November 11, Sunday: South Mountain Park, National Trail. Did segments #2 and #3 of this 15.5 mile trail with Nebra on a sunny but cool afternoon. We started with an 11-mile shuttle, leaving Nebra’s Prius at the Mormon Trail parking lot and taking my Civic west up to Telegraph Pass and parking along the paved Summit Road with three other cars. At about 5 miles in length, this is the longest part of the National I’ll do at one time. Leaving Telegraph Pass, the trail snakes above the highway for about a mile before rising gently up toward the park’s highest point, Mount Suppoa at 2,700 feet, with grand views of Phoenix about 1,500 feet below. If you like solitude this is it. We met only a biker and two hikers in the first 3 1/4 miles, until the small Buena Vista lookout, the end of what I call Segment #3. The National climbs to within a 100 feet or so of elevation from Suppoa’s summit. Beautiful it is not. The mountain is covered with antennae. Liu writes in “60 Hikes” that he has heard workers can not stay up here for more than a few hours at a time due to the transmission power. Shortly after passing the curious Chinese Wall, a line of frozen lava, I stop for lunch, a Subway turkey and ham, just below the Buena Vista parking lot while Nebra walks out to a high point and a bench with even grander views of Phoenix and the Salt River Valley. My Segment #2 starts here and ends an estimated 1.8 miles later at the west end of Hidden Valley. I thought this rugged and hilly downward segment would traverse a no man’s land. I was wrong. This segment seems to be a mountain biker’s heaven. In the short distance of rough terrain we passed no fewer than 16 bikers bouncing along, some at high speed. Near Buena Vista the trail is so rocky and rough, one biker portaged his two-wheeler up for almost a quartermile of steep, boulder-strewn slope. Not far from Hidden Valley, the trail drops down a rocky 10-12 feet that only some of the most daring and experienced bikers will try to negotiate. A middle-age biker riding by himself told us this is the most dangerous biking area along this trail. Not too scary but tantalyzing. He once fell here and nearly broke his leg, he said, and has seen several bikers lying about , their faces bloodied. The best technique, he said, is counter-intuitive. Do it swiftly, not too slow. Shadows are long by the time we veer off the National and head back to the Prius on the extremely rocky Mormon Trail. No bikers here. I’m glad to get this hike over with. Only one more segment of six to go, #5 from west of Goat Hill down to the San Juan Road. Overall, we did about 7 miles today, and I’m feeling it.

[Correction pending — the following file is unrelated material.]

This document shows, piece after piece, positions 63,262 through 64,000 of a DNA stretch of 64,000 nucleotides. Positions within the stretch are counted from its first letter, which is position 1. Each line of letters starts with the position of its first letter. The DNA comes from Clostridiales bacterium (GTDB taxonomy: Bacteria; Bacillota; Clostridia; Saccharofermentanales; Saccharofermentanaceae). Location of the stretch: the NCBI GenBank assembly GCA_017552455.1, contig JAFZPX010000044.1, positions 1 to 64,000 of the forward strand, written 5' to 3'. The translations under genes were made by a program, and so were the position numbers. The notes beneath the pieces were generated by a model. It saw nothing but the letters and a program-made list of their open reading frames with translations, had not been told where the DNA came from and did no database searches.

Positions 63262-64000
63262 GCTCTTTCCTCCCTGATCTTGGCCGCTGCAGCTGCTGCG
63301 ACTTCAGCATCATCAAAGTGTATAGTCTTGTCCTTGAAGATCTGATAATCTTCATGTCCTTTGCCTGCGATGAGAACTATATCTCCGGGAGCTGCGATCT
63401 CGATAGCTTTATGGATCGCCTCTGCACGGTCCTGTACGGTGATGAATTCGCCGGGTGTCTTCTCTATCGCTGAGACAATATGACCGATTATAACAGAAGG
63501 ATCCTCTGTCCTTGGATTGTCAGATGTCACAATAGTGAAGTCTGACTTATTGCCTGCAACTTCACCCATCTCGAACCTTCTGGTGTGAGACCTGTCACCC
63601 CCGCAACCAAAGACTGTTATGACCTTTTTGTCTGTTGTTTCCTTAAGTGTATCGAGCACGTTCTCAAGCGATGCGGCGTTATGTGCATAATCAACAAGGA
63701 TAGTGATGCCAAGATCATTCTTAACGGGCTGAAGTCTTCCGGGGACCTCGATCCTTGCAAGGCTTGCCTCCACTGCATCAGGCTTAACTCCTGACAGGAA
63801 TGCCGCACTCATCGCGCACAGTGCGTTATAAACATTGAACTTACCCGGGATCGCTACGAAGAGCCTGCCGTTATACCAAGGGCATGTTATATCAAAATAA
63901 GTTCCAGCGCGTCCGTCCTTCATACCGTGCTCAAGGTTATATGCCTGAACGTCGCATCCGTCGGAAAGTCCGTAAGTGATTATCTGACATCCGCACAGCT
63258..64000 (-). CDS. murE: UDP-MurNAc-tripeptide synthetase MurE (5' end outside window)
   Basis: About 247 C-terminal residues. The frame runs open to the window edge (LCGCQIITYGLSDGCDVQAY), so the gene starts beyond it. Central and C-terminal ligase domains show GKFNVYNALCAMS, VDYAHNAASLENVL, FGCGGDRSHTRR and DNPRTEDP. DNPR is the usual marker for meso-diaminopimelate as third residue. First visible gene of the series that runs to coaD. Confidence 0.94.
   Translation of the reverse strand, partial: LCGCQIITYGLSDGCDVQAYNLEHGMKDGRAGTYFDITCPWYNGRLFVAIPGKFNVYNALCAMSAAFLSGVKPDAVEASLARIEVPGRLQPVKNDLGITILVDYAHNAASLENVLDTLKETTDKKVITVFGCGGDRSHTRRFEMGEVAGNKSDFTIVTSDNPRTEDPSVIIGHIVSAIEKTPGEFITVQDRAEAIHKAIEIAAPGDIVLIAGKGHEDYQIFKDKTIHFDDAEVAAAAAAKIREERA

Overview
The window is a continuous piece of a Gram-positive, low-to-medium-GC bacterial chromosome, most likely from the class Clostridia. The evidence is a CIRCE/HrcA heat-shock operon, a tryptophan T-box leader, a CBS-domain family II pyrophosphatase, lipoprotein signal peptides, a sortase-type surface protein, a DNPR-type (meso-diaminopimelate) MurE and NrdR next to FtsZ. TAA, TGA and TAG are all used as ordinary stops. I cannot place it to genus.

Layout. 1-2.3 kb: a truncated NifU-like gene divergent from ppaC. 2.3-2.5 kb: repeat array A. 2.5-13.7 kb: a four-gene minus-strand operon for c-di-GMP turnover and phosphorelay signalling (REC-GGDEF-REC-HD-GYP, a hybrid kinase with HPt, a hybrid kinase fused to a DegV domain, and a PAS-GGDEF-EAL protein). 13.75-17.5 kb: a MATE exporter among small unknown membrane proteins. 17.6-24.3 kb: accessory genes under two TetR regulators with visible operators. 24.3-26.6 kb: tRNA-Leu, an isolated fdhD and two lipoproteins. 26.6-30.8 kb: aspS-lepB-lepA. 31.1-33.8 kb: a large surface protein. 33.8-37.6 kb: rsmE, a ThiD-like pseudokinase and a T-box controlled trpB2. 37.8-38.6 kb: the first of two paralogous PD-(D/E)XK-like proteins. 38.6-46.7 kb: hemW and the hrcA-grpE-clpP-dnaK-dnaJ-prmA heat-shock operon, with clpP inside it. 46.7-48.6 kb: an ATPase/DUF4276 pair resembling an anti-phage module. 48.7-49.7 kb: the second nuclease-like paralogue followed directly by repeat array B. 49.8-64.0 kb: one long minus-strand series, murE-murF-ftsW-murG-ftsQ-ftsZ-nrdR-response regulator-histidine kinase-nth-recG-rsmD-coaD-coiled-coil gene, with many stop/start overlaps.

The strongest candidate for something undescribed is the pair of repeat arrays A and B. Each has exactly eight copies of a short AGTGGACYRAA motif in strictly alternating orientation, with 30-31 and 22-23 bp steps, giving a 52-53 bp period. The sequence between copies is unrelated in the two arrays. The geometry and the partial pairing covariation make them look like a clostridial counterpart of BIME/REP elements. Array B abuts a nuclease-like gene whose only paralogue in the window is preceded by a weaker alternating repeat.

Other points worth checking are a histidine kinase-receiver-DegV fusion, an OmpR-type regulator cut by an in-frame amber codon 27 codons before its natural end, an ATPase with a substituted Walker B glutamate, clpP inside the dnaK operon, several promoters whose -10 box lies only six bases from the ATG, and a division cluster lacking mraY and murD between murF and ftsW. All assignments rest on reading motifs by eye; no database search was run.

November 2, Friday: South Mountain Park, National Trail. It is evident now that I will not be able to do all of Charles Liu’s “60 Hikes Within 60 Miles of Phoenix” in a year. After waiting for summer’s heat to burn out, I have done only 25 with 8 weeks to go. That is troubling math for all but the most dedicated hikers. I could do it, I suppose, if I didn’t have so much other stuff I want to do. Like an upcoming week-long trip to California. Anyway I got back to knocking off a few more hikes with an afternoon jaunt up a segment of the long National Trail in the mountain chain that runs east and west along Phoenix’s south side. The National at 15.5 miles covers the length of South Mountain Park, but I have chosen to do it in roughly six or seven segments. I had already done the last and middle segments, and today I did the “first” segment hiking 2.6 miles coming up from the east at Pima Canyon to the sign post at Hidden Valley. The trailhead rests amid heavy development. The Pointe Resort golf course on one side, the massive “village” of Ahwatukee, with a population of almost 80,000, on the other. After walking a rather flat jeep road for the first mile or so, you escape into a lightly traveled zone of scenic hills and a narrow trail. Unless you fantasize over large boulders, there is nothing remarkable. At the junction with the Hidden Valley Trail, I move ahead onto familiar ground. Months ago I had done Hidden Valley and Fat Man’s Pass, hiking up on the Mormon Trail from the north. At the top of a rise with a splendid view of downtown Phoenix in the northwest, I turn off onto the Mormon Loop Trail which takes you back to the National Trail and the jeep road in Pima Canyon. I stop several times along this loop to shoot photos and to jot down notes. If there are desert plants that can’t be found along the Loop, I can’t think of many. I noted bersage, small-leaf palo verde, brittlebush, ocotillo, saguaro, chain and teddy bear and buckhorn cholla, clumps of hedgehog cactus, red compass barrell, creosote and a few bushes of what I thought were Mormon tea. It was near dusk when I finished the Loop, and after back-tracking from the deep sand of Pima Wash, I reached the trailhead again shortly after 5:30. The parking lots were still full and numerous young people, most of them traveling alone, were heading out on the jeep road to get their exercise in. It was the end of another beautiful desert afternoon, clear sky and temps in the low 80s. I may not reach the quantitative goal I set for myself but the quality of my hikes has been way up there.